Persistent freshening of the Arctic ocean caused by summer-enhanced sea ice decline

Hui Li, National Center for Atmospheric Research, Boulder, CO, United States and Alexey V Fedorov, Yale University, New Haven, United States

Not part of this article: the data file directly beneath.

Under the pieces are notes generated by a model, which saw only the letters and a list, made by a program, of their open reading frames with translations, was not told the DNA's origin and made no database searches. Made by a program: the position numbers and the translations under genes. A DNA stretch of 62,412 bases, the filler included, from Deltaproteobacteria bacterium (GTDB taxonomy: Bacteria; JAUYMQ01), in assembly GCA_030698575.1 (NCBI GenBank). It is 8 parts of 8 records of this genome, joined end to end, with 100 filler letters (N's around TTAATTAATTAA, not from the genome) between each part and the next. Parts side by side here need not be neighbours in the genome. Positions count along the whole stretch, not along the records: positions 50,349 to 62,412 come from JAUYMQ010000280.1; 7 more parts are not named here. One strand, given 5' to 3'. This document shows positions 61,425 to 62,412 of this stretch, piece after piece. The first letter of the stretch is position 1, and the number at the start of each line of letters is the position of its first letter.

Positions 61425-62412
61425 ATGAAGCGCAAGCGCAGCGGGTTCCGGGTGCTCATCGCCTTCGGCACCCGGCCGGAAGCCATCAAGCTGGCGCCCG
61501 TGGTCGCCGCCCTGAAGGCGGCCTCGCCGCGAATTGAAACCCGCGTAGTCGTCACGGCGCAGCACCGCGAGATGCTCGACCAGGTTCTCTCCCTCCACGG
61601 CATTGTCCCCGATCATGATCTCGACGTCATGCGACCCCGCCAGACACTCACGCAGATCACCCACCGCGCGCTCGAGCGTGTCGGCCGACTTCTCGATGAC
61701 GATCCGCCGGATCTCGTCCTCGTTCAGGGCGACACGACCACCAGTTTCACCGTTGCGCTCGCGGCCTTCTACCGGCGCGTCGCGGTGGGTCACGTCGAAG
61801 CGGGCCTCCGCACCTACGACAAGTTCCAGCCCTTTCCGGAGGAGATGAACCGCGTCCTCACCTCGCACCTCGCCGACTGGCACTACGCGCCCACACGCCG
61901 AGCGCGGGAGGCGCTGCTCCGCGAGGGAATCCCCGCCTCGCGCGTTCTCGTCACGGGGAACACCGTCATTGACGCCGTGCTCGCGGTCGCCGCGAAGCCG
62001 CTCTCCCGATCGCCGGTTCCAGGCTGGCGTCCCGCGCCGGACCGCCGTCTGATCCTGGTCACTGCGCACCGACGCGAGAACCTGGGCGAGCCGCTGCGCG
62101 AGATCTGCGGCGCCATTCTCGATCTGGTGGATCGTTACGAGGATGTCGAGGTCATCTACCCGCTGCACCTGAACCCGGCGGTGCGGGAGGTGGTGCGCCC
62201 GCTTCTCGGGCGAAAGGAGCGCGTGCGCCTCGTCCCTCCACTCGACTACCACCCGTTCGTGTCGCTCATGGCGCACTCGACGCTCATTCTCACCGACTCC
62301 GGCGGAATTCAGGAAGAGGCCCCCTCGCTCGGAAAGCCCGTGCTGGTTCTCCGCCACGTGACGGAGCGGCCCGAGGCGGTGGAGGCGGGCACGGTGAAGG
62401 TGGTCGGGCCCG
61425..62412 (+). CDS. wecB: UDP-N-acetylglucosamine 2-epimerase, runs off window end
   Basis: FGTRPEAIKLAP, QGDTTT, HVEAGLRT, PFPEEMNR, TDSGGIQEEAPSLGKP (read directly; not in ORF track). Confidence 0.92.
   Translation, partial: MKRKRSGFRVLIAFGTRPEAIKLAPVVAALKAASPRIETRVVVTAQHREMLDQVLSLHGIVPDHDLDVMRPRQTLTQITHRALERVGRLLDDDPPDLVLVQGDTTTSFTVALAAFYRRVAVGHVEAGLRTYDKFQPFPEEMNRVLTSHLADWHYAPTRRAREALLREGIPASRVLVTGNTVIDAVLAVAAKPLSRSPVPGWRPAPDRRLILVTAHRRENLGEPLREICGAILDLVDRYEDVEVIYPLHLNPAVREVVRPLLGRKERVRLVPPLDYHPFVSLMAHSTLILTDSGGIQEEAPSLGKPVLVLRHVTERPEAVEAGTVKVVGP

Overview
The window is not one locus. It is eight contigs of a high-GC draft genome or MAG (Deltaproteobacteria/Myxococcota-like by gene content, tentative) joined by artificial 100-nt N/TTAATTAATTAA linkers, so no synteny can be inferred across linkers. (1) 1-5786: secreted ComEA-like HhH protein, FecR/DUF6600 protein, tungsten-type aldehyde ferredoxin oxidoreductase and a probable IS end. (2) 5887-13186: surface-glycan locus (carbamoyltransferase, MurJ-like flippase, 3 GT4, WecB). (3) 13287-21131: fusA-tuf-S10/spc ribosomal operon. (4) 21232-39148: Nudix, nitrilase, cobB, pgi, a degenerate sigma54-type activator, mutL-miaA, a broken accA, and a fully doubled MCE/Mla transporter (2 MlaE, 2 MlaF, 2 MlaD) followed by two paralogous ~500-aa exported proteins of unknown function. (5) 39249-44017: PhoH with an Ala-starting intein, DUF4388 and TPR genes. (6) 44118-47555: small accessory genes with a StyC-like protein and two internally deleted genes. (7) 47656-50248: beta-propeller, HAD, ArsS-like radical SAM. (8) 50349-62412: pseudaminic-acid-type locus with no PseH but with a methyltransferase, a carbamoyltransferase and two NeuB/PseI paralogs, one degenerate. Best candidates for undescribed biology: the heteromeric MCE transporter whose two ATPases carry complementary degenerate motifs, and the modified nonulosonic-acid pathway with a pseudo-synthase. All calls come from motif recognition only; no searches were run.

Arctic sea ice has been declining over past several decades with the largest ice loss occurring in summer. This implies a strengthening of the sea ice seasonal cycle with more ice melting in summer and refreezing and brine rejection in winter. Here, we examine global ocean salinity response to such intensification of the seasonal cycle in simulations wherein we impose a radiative heat imbalance at the sea ice surface, inducing a sea ice decline comparable to the observed. The imposed perturbation leads to enhanced seasonal melting and a rapid sea ice retreat within the first 5 years. Over the next decades we observe a gradual freshening of the upper Arctic Ocean that continues for about a century, with upper-ocean mean salinity decreasing by ~0.6 psu. The freshening occurs via a distillation-like process in which denser waters with increased salinity at the outer boundary of the region are exported from the Arctic to the subtropical/tropical North Atlantic by meridional overturning circulation, while fresher waters remain in the upper Arctic ocean. Thus, enhanced seasonal sea ice melting in a warmer climate can lead to a persistent Arctic freshening and impact global salinity distribution.